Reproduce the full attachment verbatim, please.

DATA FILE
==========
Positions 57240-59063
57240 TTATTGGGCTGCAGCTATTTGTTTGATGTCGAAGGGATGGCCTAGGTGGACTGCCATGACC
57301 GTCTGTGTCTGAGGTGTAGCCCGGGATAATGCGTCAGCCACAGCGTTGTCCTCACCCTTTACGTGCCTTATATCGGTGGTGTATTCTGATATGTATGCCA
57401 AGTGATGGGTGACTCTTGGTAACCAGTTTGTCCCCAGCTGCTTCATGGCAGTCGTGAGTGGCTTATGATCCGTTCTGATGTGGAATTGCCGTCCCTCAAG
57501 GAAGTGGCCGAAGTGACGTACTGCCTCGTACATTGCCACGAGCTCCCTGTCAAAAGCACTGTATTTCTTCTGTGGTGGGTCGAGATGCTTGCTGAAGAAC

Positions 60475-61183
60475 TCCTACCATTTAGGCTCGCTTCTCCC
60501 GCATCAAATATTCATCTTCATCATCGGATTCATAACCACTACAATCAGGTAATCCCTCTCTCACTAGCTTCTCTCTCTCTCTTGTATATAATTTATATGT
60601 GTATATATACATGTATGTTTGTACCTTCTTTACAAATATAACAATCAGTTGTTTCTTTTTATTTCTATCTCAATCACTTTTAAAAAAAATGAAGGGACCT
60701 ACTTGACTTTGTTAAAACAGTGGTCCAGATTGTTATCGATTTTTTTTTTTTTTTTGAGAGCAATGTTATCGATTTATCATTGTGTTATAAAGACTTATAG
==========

Positions 57240-59063
57240 TTATTGGGCTGCAGCTATTTGTTTGATGTCGAAGGGATGGCCTAGGTGGACTGCCATGACC
57301 GTCTGTGTCTGAGGTGTAGCCCGGGATAATGCGTCAGCCACAGCGTTGTCCTCACCCTTTACGTGCCTTATATCGGTGGTGTATTCTGATATGTATGCCA
57401 AGTGATGGGTGACTCTTGGTAACCAGTTTGTCCCCAGCTGCTTCATGGCAGTCGTGAGTGGCTTATGATCCGTTCTGATGTGGAATTGCCGTCCCTCAAG
57501 GAAGTGGCCGAAGTGACGTACTGCCTCGTACATTGCCACGAGCTCCCTGTCAAAAGCACTGTATTTCTTCTGTGGTGGGTCGAGATGCTTGCTGAAGAAC

Positions 60475-61183
60475 TCCTACCATTTAGGCTCGCTTCTCCC
60501 GCATCAAATATTCATCTTCATCATCGGATTCATAACCACTACAATCAGGTAATCCCTCTCTCACTAGCTTCTCTCTCTCTCTTGTATATAATTTATATGT
60601 GTATATATACATGTATGTTTGTACCTTCTTTACAAATATAACAATCAGTTGTTTCTTTTTATTTCTATCTCAATCACTTTTAAAAAAAATGAAGGGACCT
60701 ACTTGACTTTGTTAAAACAGTGGTCCAGATTGTTATCGATTTTTTTTTTTTTTTTGAGAGCAATGTTATCGATTTATCATTGTGTTATAAAGACTTATAG